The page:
Enforcing Settlement


You might not have guessed it, but litigating a lawsuit involves a balance between knowing when to fight and knowing when to strike a deal. If you fight over every minor issue, you might gain some traction and further your case, but you also run the risk of burning some bridges and souring your case in the Judge’s eyes. Conversely, if you are constantly entering to deals with the opposition, you may give up some of the advantages you have, ultimately weakening your case. The smart approach is to find the middle ground, depending on the issue, the Judge, the opposition and the facts of the case. While deals, compromises, and settlements are reached all the time, we recently found ourselves in the middle of a dispute over whether a settlement was reached to begin with.

Our client previously secured a loan modification from the Bank and for 18 months, he made his payments on time. Out of the blue, the Bank decided not to accept his payments anymore. Our client went to the local Bank office to plead with the manager, but they simply would not accept his mortgage payment. Sure enough, the Bank filed a foreclosure action and we stepped in to defend it. The Bank took the position that there never was a modification to begin with, however, we were successful in so far as the Judge agreed that a modification was entered into between our client and the Bank. Unfortunately, the Judge decided to grant the foreclosure anyway, despite proof that our client stopped making his payments only because the bank stopped accepting them. Since the Judge made the wrong decision, we appealed the case.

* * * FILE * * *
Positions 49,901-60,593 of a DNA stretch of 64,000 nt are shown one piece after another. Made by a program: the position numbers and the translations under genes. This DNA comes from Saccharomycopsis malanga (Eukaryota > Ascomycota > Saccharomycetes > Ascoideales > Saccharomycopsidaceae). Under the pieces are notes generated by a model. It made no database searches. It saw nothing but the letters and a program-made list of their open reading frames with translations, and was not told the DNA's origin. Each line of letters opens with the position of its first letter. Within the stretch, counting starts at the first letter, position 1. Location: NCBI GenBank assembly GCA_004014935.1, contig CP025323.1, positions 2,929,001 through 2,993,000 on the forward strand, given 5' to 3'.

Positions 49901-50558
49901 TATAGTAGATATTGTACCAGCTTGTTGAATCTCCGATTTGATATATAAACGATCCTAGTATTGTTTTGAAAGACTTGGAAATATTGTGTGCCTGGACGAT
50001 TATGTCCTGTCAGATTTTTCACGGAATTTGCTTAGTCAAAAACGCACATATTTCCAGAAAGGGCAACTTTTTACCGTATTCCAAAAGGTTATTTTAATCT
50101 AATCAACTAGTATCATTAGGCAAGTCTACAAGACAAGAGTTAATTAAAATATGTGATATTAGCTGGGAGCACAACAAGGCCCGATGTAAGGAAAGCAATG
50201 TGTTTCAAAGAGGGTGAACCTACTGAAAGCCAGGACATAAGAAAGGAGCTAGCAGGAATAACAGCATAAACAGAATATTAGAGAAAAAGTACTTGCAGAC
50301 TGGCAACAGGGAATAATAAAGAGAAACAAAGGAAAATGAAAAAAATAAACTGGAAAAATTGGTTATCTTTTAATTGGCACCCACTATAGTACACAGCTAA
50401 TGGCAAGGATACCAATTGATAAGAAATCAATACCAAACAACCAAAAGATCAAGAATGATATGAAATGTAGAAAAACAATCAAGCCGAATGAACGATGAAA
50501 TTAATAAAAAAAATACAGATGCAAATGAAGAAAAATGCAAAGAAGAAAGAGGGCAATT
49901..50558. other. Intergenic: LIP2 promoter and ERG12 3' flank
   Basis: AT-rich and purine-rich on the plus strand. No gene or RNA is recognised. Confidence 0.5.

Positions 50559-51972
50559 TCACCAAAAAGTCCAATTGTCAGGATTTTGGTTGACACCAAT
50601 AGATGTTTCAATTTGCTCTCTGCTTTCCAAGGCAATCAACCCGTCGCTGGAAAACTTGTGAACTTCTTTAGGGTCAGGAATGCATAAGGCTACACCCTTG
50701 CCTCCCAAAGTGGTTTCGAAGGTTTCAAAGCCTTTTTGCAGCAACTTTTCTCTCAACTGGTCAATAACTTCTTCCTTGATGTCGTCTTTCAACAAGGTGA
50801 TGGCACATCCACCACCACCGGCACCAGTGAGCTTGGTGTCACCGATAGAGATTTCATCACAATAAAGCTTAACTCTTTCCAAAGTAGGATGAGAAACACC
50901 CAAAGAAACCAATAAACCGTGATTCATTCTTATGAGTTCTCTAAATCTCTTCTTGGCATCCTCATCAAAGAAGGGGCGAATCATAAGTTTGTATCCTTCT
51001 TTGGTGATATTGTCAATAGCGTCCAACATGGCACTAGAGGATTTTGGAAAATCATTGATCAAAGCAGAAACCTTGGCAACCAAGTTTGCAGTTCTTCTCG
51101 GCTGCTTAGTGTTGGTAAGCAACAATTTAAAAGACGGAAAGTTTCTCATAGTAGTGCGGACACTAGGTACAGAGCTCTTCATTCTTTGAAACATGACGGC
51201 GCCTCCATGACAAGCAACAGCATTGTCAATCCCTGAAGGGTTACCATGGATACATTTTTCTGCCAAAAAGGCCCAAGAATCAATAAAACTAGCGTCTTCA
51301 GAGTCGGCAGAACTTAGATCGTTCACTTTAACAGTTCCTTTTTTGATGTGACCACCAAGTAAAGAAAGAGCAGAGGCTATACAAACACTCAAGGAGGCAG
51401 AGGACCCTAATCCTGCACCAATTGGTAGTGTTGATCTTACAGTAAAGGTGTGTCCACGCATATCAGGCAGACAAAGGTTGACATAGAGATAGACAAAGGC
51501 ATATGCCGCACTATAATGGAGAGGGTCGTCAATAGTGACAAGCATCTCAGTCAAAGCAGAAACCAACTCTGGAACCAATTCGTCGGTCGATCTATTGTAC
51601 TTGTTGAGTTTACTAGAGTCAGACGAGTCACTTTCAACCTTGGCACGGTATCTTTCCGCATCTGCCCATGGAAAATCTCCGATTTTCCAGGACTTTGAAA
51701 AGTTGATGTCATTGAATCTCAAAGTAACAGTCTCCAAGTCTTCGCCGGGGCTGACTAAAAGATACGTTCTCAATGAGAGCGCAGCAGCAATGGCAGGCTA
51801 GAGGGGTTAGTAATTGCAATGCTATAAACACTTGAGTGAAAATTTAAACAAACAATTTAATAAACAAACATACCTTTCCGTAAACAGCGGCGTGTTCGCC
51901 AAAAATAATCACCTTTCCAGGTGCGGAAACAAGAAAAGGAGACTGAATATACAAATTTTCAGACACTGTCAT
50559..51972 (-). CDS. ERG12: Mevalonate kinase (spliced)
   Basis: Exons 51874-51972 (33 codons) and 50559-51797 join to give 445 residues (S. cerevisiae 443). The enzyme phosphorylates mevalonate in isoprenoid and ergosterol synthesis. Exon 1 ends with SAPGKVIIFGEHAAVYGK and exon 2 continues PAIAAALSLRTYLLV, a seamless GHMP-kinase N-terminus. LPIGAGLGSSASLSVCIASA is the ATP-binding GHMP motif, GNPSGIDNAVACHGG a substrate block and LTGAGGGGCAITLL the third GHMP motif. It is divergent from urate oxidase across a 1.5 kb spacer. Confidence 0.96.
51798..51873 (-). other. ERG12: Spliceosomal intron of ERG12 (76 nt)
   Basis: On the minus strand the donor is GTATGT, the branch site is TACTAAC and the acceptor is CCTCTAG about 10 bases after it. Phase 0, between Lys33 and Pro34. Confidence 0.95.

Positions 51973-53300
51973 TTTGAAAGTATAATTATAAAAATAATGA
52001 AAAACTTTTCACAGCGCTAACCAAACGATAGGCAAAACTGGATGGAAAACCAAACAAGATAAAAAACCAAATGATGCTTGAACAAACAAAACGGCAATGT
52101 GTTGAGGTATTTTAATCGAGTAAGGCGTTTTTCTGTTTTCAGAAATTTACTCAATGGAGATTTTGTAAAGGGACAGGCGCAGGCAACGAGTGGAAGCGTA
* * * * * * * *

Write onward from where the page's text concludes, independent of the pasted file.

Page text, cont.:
While the appeal was pending, we decided to sue the Bank for violating several regulations regarding our client’s loan (Can you sue a credit card company for false charges?). These types of lawsuits tend to resolve themselves quickly because it’s very obvious who is right and who is wrong. In our case, we were right and the Bank reached out to our firm to engage in settlement negotiations. The Bank’s initial offer was to drop our appeal and our lawsuit against them, in exchange for some money. While dropping our lawsuit against the Bank for money was a fine compromise, our client did not want to drop the appeal (and rightfully so). We conveyed to the Bank that we would not be able to drop the appeal, but we could continue to negotiate the settlement of our lawsuit against the Bank. Through some miscommunication, the Bank felt that they had entered into an actual settlement with our client for both cases – which they had not. We tried to work with the Bank to hash out the issues, but they dug their heels in and insisted on having a Judge decide if a settlement had been reached or not.

Over the course of several months, both sides prepared for the hearing and finally the day came where the Judge would hear the arguments. Thankfully, the Judge very quickly recognized that there was no settlement, no agreement between the parties, and the Bank was wrong to try and force a settlement where one didn’t exist. Knowing when to fight and when to work out a deal is important – here the Bank didn’t know when to quit and fought us over every minor issue regarding the supposed settlement and it backfired on them. The Judge very quickly denied their request and put this issue to rest.

It’s easy to think that a big bank, with all of their resources, can just steamroll over homeowners and fight them on every little issue. And while that tactic may work sometimes, having a seasoned law firm behind you to fight back, or to take a more strategic approach is important. If you believe the Bank is trying to strong-arm you into a deal you never authorized, or if your bank has filed a foreclosure action against you, contact us to set up and appointment to go over your options. For more information about foreclosure defense, contact us to see how we may be able to help you.